So I asked if I could take a look at her Account Management system. And after poking around for a few seconds, I could clearly see that they had a very functional CRM embedded in it that they had just never used.
Ask yourself: Would the CRM vendors to whom she was talking have ever done that? Of course, not. But a one-stop-shop would - because they don't need to sell a CRM, they need to solve the customer's problem. And that's a major difference that can't easily be replicated elsewhere.
Or how about the case where an IT company asked us to do some telemarketing for them. Looking at their budget though, it was clear that outsourcing was going to break the bank. Instead we showed them how we could recruit a team for them to do it in-house, with LeadGen.com providing coaching and support by phone (because we understood what kind of business they were looking for). Within a month we had their department up-and-running, and productive. And their cost-per-lead is 70% less than they had originally budgeted.
Or consider the case where we were asked to find new business for a consulting company. They had closed a number of deals on the strength of their personal contacts, but were unable to grow beyond. Only after we developed a package of case histories, sales aids and a Web site, and researched a viable target list, were we able to go-to-market for them, and bring them the new business they were looking for.
Would the company that built their original Web site have been able to do that? (No, because they don't write case histories or make phone calls.) Would their PR firm have been able to do that? (No, because they don't build Web sites or research lists.) Would their list vendor have been able to do that? (No, because they don't do market research or build Web sites.) In fact, if all we did was telemarketing we couldn't have helped. But a one-stop-shop, one that understood their business and how to market it, could.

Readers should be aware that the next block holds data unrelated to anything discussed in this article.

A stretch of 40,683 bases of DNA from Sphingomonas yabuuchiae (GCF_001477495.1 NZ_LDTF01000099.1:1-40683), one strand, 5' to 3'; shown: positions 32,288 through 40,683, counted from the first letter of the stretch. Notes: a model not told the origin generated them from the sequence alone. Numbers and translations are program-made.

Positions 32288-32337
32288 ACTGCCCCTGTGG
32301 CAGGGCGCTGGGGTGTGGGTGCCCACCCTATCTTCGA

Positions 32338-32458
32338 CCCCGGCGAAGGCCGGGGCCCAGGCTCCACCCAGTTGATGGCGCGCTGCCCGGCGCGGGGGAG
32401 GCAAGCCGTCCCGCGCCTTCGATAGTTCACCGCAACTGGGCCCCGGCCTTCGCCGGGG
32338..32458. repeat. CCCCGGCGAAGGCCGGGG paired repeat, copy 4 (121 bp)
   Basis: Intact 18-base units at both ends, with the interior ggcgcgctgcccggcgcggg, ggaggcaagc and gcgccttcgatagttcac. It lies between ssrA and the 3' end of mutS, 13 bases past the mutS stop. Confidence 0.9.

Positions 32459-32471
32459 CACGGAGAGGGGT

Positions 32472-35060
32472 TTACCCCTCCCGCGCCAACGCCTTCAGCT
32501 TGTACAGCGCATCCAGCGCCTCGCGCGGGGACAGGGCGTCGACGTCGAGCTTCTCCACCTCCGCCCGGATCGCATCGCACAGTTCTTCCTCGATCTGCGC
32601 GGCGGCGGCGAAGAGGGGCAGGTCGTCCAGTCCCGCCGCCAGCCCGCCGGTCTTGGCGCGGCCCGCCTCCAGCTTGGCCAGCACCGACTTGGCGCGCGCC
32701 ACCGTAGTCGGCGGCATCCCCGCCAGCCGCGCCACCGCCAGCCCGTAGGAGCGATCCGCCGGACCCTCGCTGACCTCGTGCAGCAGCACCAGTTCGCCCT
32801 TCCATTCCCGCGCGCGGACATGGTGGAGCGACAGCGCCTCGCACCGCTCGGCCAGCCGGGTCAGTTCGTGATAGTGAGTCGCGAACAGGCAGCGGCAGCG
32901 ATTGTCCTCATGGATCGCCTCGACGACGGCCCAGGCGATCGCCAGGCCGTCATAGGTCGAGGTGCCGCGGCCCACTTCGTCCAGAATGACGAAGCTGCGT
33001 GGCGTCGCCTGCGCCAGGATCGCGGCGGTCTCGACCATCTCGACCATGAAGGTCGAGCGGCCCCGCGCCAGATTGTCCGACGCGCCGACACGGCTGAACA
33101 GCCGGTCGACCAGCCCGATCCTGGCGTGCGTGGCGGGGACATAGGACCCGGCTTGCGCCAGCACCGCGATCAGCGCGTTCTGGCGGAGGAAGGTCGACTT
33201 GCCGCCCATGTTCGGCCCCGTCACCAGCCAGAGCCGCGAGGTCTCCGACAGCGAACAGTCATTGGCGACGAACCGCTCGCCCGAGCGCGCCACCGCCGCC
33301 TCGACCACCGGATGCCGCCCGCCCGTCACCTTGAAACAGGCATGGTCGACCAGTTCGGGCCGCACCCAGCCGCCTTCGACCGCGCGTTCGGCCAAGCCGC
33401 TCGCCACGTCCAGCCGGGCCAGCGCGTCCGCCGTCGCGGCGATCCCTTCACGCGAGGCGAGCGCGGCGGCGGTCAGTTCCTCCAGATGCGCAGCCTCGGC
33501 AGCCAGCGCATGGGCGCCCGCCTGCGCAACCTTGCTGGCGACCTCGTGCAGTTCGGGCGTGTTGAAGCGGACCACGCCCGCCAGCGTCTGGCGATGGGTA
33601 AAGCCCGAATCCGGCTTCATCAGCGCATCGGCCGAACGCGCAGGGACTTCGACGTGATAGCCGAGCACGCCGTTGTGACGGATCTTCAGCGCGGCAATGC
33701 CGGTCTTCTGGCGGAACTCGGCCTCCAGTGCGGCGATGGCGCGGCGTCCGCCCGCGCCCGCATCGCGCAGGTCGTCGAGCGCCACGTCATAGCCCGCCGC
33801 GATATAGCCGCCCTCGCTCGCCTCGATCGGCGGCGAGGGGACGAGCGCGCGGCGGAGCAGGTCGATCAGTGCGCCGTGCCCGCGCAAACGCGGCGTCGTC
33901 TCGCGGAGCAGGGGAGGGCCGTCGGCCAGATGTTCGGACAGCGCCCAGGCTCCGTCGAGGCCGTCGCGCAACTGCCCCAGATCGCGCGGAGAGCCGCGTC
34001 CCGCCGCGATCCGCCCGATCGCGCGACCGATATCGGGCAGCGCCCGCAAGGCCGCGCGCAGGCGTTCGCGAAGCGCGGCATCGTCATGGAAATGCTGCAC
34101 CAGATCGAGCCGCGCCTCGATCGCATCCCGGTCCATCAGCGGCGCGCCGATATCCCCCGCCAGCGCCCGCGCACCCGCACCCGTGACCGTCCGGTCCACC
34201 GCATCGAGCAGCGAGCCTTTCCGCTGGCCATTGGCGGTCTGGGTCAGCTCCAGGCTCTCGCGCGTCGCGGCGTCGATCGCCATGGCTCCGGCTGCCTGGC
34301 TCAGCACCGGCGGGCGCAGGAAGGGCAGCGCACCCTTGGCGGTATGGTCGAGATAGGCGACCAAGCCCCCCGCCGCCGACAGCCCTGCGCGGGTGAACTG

The tens of thousands of dollars saved, just in these three examples, is barely a fraction of what a one-stop-shop can do for the typical B2B business. And, in fact, the economics and strategic advantages are so compelling that we've been able to attract some of the leading solution providers in B2B to the cause. Why? Because they want to do the right thing, too.
You could argue, of course, that looking across your marketing and sales programs is what a consultant is supposed to do. But there are several problems with the consulting option. First, it adds a significant cost to the program, even if some of it is on the back-end. Second, the issue is not "what's the right thing to be doing?" The issue is "actually doing (or implementing) the right thing." That is, giving advice is easy. Getting something done, and having it be the right thing, is what you're really after. And third, of course, is that no matter how big is the consultant's network of referrable solution providers, it is rarely big enough, and the vetting is opaque.
So, if you have a challenge in the B2B market, you have a choice. You can try to find someone with just the right hammer, or you can call a one-stop-shop. Who do you think is better equipped to solve your problem?
The magazine, Agency Sales, is one of the biggest journals that covers the Manufacturers Rep business. They ran an article where they interviewed four experts on what makes the agency-principal relationship work, and then spent 1/3 of the space, starting on page 14, quoting our comments on the issue. The point we were making was that these relationships tend to be pretty simple: If your Business Plans line up, you can work through most problems. If they don't, then there's nothing you can do to fix it. Download it here.
As we launch this new venture, we'll use this space to update you on our activities, and offer insights and solicit opinions on B2B sales and marketing issues. If you have anything to say, feel free to comment. If it's insightful, it'll get posted.